nLab smooth homotopy

Contents

Context

Differential geometry

synthetic differential geometry

Introductions

from point-set topology to differentiable manifolds

geometry of physics: coordinate systems, smooth spaces, manifolds, smooth homotopy types, supergeometry

Differentials

V-manifolds

smooth space

Tangency

The magic algebraic facts

Theorems

Axiomatics

cohesion

tangent cohesion

differential cohesion

graded differential cohesion

singular cohesion

id id fermionic bosonic bosonic Rh rheonomic reduced infinitesimal infinitesimal & étale cohesive ʃ discrete discrete continuous * \array{ && id &\dashv& id \\ && \vee && \vee \\ &\stackrel{fermionic}{}& \rightrightarrows &\dashv& \rightsquigarrow & \stackrel{bosonic}{} \\ && \bot && \bot \\ &\stackrel{bosonic}{} & \rightsquigarrow &\dashv& \mathrm{R}\!\!\mathrm{h} & \stackrel{rheonomic}{} \\ && \vee && \vee \\ &\stackrel{reduced}{} & \Re &\dashv& \Im & \stackrel{infinitesimal}{} \\ && \bot && \bot \\ &\stackrel{infinitesimal}{}& \Im &\dashv& \& & \stackrel{\text{étale}}{} \\ && \vee && \vee \\ &\stackrel{cohesive}{}& \esh &\dashv& \flat & \stackrel{discrete}{} \\ && \bot && \bot \\ &\stackrel{discrete}{}& \flat &\dashv& \sharp & \stackrel{continuous}{} \\ && \vee && \vee \\ && \emptyset &\dashv& \ast }

Models

Lie theory, ∞-Lie theory

differential equations, variational calculus

Chern-Weil theory, ∞-Chern-Weil theory

Cartan geometry (super, higher)

Homotopy theory

homotopy theory, (∞,1)-category theory, homotopy type theory

flavors: stable, equivariant, rational, p-adic, proper, geometric, cohesive, directed

models: topological, simplicial, localic, …

see also algebraic topology

Introductions

Definitions

Paths and cylinders

Homotopy groups

Basic facts

Theorems

Contents

Definition

In differential topology, given a pair XX, YY of smooth manifolds, and a pair of parallel smooth functions Xf 1f 0YX \underoverset{f_1}{f_0}{\rightrightarrows} Y between them, a smooth homotopy between these is (typically defined to be) a left homotopy by a smooth function, hence a smooth function η:X×Y \eta \;\colon\; X \times \mathbb{R} \longrightarrow Y on the product manifold of XX with the real line, which restricts to f if_i at X×{i}X \times \{i\}, for i{0,1}i \in \{0,1\} \subset \mathbb{R}.

More generally, for XX, YY differentiable manifolds and f 0f_0 and f 1f_1 differentiable functions, one may ask for differentiable homotopies, all to any given order(s) of differentiability.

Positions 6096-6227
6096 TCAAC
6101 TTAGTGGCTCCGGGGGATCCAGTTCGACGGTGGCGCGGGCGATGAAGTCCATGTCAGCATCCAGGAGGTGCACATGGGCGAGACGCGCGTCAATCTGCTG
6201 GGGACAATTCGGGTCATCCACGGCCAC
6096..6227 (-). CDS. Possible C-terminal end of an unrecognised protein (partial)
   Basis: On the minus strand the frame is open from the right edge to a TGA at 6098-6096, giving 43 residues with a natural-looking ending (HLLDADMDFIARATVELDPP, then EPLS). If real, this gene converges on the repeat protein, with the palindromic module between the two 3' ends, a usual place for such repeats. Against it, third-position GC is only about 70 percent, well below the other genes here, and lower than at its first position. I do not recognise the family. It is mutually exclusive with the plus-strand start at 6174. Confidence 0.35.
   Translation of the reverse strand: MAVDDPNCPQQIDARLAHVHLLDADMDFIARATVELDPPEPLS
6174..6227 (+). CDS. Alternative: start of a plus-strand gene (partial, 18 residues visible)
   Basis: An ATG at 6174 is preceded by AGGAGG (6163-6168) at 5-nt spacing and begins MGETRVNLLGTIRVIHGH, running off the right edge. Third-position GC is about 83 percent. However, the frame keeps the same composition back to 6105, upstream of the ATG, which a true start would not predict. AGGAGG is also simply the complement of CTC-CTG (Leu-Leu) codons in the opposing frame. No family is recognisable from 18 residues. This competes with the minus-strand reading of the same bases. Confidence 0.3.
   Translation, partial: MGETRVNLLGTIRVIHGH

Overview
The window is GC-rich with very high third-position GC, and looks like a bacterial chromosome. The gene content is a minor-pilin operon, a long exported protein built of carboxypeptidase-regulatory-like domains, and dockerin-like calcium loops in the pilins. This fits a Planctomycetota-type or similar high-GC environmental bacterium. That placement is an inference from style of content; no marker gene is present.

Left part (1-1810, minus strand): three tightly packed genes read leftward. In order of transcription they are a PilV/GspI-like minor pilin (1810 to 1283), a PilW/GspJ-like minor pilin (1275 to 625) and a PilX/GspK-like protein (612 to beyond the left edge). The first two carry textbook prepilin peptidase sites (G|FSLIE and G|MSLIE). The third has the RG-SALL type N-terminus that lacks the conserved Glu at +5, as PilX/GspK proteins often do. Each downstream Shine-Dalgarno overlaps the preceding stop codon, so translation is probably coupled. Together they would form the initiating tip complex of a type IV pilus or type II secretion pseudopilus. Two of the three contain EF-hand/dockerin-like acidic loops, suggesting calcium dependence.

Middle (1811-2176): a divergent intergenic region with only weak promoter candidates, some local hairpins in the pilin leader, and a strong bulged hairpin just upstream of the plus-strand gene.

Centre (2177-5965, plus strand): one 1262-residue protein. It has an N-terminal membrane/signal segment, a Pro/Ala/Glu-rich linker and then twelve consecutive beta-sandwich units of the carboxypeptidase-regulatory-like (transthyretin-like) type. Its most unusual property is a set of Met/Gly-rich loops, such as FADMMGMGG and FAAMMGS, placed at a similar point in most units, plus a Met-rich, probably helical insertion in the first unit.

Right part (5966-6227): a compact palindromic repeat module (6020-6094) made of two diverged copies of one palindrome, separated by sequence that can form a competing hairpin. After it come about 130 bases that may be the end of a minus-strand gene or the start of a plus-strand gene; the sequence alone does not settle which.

Properties

Continuous homotopy implies smooth homotopy

Proposition

At least if XX and YY are closed manifolds, then a smooth homotopy exists between any pair of parallel smooth functions (f 0,f 1)(f_0, f_1) between them as soon as there exists an ordinary (i.e. continuous) left homotopy between their underlying continuous functions.

More generally, if (f 0,f 1)(f_0, f_1) are n+2n+2-fold differentiable, then an ordinary continuous homotopy between them implies an nn-fold differentiable homotopy.

(Pontrjagin 55, Thm. 8, p. 41))

More in detail:

Proposition

Let XX and YY by smooth manifolds where XX may be a manifold with boundary. If continuous functions f,g:XYf,g \;\colon\; X \xrightarrow{\;} Y are continuously homotopic relative to a closed subset AXA \subset X, then they are also smoothly homotopic relative to AA

(Lee 2012, Thm. 10.22 (1st ed.) / Thm. 6.29 (2nd ed.))

Example

(homotopy of smooth paths relative to their endpoints)
In the case that X=[0,1]X \,=\, [0,1] is the closed interval and YY any smooth manifold, then Prop. say that continuous homotopy classes of smooth paths in YY, relative to their endpoints are equivalent to smooth such homotopy classes. This is relevant for instance for the characterization of the fundamental groupoid and the universal cover of a smooth manifold.

Proposition

Let XX and YY by smooth manifolds, both possibly with boundary. If continuous functions f,g:XYf,g \;\colon\; X \xrightarrow{\;} Y are continuously homotopic, then they are also smoothly homotopic

(Lee 2012, Thm. 9.28 (2nd ed.))

References

Last revised on August 14, 2022 at 09:23:19. See the history of this page for a list of all contributions to it.